Orders for P-2-P and two propanol placed by the Don Sherman Corp. at J. T. Baker were in the names of Donald Taylor or Sherman Curl. The records indicate that one of the orders was picked up by Donald Taylor. The telephone number listed on the orders for the Don Sherman Corp. was defendant Curl's number. No corporation was found to exist at the address given for the Don Sherman Corp. Defendant Taylor picked up one of the orders on January 9, 1978. One order for 50 bottles of P-2-P was placed with J. T. Baker in October, 1977 by Best Services Corp. and was picked up by defendant Williams on November 1, 1977.
Clarence Gardner, a confidential government informant, saw Williams in New Orleans in September, 1978. Williams told Gardner that he had made $ 300,000 selling methamphetamine, but that he was having a problem obtaining "oil", the street name for P-2-P. On September 21, 1978, Gardner spoke to Williams by telephone and arranged to deliver a case of P-2-P to Williams. On September 22, 1978, Williams phoned Gardner at the Ramada Inn in Essington, Pennsylvania, and arrangements were made for Williams to pick up six bottles of P-2-P. Williams gave Gardner $ 5400 for the six bottles of P-2-P and told Gardner that he was putting the P-2-P to work that night to make methamphetamine. Williams also told Gardner that he wanted more P-2-P and agreed to sell Gardner a pound of the methamphetamine manufactured from the six bottles of P-2-P for $ 5000. The government, with Gardner's consent, made tape recordings of the conversations between Williams and Gardner, together with a moving picture of the transfer of the P-2-P from Gardner to Williams.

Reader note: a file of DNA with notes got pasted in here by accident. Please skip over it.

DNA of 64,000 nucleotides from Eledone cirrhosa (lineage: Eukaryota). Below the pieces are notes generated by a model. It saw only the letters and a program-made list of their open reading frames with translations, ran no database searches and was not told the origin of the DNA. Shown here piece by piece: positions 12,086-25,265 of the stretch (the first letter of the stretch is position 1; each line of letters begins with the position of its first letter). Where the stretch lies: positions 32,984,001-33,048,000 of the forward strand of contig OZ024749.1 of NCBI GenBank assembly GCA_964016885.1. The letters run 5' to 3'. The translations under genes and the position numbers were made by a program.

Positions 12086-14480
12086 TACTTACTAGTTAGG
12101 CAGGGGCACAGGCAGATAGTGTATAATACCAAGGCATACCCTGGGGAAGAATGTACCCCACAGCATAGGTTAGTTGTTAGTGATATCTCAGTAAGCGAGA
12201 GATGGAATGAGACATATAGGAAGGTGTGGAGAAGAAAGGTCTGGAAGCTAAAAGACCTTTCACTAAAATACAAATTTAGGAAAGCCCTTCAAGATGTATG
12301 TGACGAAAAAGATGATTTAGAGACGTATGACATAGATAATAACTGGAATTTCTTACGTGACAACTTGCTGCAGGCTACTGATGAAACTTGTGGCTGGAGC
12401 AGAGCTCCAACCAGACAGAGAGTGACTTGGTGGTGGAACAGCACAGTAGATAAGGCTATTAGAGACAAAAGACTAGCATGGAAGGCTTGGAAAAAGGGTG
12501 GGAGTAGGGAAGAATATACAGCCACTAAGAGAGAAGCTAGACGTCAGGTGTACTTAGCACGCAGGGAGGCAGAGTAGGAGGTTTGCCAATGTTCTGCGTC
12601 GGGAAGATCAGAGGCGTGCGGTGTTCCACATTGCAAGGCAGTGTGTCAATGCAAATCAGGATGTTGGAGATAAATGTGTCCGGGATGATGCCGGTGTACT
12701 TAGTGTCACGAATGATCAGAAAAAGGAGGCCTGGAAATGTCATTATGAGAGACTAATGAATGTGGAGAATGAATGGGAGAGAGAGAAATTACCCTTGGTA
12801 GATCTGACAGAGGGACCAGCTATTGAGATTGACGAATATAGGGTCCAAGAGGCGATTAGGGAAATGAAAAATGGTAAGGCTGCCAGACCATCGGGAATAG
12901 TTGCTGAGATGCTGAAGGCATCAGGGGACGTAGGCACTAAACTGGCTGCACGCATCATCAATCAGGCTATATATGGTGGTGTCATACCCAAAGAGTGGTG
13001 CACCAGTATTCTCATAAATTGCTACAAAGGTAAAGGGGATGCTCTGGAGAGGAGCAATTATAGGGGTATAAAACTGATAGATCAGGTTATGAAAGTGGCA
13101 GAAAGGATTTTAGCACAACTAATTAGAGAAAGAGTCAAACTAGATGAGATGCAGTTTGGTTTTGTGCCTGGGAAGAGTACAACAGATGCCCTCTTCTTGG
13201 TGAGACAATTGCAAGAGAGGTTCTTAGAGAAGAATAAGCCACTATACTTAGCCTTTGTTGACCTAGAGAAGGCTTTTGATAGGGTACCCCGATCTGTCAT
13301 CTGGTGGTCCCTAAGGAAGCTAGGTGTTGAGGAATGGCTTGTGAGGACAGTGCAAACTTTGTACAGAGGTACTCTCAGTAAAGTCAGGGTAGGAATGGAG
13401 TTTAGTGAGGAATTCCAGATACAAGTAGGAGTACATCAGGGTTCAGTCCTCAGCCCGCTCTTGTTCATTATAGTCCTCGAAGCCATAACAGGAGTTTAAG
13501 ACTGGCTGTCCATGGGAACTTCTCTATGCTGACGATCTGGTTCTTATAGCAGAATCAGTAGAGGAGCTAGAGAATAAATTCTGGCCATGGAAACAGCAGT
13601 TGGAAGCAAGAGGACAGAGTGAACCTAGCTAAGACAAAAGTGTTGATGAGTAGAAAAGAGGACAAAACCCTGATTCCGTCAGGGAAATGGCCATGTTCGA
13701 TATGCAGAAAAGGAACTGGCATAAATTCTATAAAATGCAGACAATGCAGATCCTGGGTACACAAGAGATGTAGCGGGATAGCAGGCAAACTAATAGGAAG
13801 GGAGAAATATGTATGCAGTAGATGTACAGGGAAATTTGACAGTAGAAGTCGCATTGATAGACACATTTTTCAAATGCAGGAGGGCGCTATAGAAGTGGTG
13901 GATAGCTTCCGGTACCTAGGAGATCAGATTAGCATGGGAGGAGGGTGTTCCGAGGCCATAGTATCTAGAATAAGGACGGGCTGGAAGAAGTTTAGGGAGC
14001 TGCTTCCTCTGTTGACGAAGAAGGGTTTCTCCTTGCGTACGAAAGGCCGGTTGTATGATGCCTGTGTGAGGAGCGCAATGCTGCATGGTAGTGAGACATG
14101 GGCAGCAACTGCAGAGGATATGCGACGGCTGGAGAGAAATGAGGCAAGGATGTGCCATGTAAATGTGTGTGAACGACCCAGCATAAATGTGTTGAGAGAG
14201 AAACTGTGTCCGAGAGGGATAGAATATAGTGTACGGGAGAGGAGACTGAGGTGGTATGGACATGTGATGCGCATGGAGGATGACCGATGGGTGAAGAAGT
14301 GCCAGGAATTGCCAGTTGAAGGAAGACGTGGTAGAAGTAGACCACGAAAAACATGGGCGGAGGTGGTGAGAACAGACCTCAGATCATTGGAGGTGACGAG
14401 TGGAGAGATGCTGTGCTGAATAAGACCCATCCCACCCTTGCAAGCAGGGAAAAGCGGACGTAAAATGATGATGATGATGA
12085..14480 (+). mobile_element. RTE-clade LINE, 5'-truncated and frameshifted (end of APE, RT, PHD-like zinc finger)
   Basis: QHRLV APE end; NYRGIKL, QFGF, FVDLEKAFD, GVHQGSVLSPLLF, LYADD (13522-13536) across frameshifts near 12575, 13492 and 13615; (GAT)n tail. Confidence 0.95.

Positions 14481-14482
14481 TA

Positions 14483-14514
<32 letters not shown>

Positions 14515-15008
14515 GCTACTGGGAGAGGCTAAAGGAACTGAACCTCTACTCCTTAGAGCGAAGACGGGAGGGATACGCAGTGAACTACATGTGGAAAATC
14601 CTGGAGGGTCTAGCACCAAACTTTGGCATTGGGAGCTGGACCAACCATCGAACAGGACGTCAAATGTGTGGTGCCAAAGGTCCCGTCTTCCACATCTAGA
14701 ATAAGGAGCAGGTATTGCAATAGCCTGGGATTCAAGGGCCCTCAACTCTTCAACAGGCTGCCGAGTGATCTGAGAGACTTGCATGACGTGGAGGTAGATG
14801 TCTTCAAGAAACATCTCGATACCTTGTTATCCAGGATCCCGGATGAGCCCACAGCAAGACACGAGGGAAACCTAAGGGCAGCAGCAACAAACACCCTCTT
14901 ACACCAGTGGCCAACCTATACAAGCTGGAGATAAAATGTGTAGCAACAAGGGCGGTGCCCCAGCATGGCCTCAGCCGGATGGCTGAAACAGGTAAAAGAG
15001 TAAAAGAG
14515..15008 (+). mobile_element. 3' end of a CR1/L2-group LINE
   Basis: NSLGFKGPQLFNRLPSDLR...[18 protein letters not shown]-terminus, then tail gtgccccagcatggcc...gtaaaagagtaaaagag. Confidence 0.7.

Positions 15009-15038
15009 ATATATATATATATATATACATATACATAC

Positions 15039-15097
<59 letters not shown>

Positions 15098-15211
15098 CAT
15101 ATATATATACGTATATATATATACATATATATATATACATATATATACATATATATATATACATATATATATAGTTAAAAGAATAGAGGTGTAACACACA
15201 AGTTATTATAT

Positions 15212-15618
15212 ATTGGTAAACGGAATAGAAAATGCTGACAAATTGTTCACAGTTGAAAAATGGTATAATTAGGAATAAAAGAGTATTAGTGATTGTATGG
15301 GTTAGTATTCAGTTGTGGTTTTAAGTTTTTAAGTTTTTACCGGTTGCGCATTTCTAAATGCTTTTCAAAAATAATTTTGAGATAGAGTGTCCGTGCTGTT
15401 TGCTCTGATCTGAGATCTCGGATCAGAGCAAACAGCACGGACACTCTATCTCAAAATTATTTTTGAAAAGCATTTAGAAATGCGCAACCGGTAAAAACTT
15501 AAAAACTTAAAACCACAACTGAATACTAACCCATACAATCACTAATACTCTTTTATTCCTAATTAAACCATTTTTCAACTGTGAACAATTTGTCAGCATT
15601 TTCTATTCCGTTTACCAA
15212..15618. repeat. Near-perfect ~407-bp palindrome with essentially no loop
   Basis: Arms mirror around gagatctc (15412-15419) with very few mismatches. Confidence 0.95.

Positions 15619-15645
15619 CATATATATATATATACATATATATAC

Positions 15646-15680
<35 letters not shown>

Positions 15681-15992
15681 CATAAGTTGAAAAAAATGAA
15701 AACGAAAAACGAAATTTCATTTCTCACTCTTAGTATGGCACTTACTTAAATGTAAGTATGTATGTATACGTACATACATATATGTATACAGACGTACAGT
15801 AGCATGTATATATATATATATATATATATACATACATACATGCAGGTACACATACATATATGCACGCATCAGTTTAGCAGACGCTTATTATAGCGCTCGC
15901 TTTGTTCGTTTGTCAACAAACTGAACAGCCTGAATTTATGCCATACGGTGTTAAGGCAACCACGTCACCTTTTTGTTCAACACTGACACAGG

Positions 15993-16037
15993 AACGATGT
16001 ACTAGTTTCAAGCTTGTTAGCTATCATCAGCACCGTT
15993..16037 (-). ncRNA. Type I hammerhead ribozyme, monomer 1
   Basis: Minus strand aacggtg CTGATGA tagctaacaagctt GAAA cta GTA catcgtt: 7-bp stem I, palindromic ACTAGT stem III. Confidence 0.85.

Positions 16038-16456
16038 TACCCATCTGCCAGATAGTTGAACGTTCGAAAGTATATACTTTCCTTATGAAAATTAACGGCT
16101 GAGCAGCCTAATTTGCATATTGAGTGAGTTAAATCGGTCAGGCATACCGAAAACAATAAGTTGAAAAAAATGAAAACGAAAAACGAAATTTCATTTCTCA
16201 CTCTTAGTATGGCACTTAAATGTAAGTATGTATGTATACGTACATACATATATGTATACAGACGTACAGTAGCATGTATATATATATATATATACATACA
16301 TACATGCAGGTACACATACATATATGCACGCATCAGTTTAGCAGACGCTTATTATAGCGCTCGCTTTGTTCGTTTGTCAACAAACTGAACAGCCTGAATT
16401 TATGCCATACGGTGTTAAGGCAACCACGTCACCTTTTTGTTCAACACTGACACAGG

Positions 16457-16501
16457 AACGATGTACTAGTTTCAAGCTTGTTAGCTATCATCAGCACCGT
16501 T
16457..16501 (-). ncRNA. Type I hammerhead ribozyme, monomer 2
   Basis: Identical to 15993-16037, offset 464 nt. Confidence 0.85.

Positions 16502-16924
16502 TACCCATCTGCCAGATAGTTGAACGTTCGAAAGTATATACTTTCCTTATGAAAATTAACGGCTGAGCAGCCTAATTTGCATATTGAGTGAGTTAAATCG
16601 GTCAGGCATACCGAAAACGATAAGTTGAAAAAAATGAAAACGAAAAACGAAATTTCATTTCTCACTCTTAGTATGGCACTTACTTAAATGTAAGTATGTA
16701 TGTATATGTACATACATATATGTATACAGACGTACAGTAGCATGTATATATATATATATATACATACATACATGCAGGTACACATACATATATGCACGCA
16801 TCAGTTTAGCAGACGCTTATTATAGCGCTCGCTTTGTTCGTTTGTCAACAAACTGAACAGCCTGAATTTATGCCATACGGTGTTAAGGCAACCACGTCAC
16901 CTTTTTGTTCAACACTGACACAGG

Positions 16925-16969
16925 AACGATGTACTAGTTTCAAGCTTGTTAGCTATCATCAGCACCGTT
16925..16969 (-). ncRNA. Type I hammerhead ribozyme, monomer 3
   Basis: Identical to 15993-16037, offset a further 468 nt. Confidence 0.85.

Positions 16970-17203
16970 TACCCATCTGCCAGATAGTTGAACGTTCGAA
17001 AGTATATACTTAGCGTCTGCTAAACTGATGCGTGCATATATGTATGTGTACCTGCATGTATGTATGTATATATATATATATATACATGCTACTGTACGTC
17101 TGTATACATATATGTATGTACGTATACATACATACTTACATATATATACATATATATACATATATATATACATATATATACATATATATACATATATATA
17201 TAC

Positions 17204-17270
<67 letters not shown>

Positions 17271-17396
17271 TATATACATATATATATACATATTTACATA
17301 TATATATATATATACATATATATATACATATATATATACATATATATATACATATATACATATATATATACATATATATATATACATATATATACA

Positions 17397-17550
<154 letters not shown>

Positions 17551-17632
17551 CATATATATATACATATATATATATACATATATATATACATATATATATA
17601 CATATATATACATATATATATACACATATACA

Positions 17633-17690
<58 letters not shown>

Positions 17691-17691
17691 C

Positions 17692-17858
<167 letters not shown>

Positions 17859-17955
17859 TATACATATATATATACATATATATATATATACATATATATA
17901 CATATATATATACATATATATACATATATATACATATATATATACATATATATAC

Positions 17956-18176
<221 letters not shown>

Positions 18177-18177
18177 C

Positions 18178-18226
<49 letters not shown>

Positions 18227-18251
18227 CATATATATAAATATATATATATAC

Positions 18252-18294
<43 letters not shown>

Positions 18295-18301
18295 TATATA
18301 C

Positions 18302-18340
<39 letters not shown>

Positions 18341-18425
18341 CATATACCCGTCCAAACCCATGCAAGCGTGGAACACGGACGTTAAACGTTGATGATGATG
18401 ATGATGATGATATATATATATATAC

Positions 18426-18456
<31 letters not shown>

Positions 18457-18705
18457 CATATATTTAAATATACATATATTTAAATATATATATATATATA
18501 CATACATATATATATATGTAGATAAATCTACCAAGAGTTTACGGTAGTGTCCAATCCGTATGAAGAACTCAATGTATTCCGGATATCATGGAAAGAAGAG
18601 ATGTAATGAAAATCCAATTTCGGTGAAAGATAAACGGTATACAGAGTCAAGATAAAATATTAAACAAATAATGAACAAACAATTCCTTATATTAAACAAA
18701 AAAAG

Defendant Williams, after being arrested on January 19, 1979, admitted receiving the six bottles of P-2-P from Gardner and stated that he had delivered these six bottles to a Merrill Ferguson, who used the P-2-P to manufacture methamphetamine. He stated that he did not sell one pound of methamphetamine to Gardner in accordance with their agreement because the word was out that Gardner was a confidential government informant.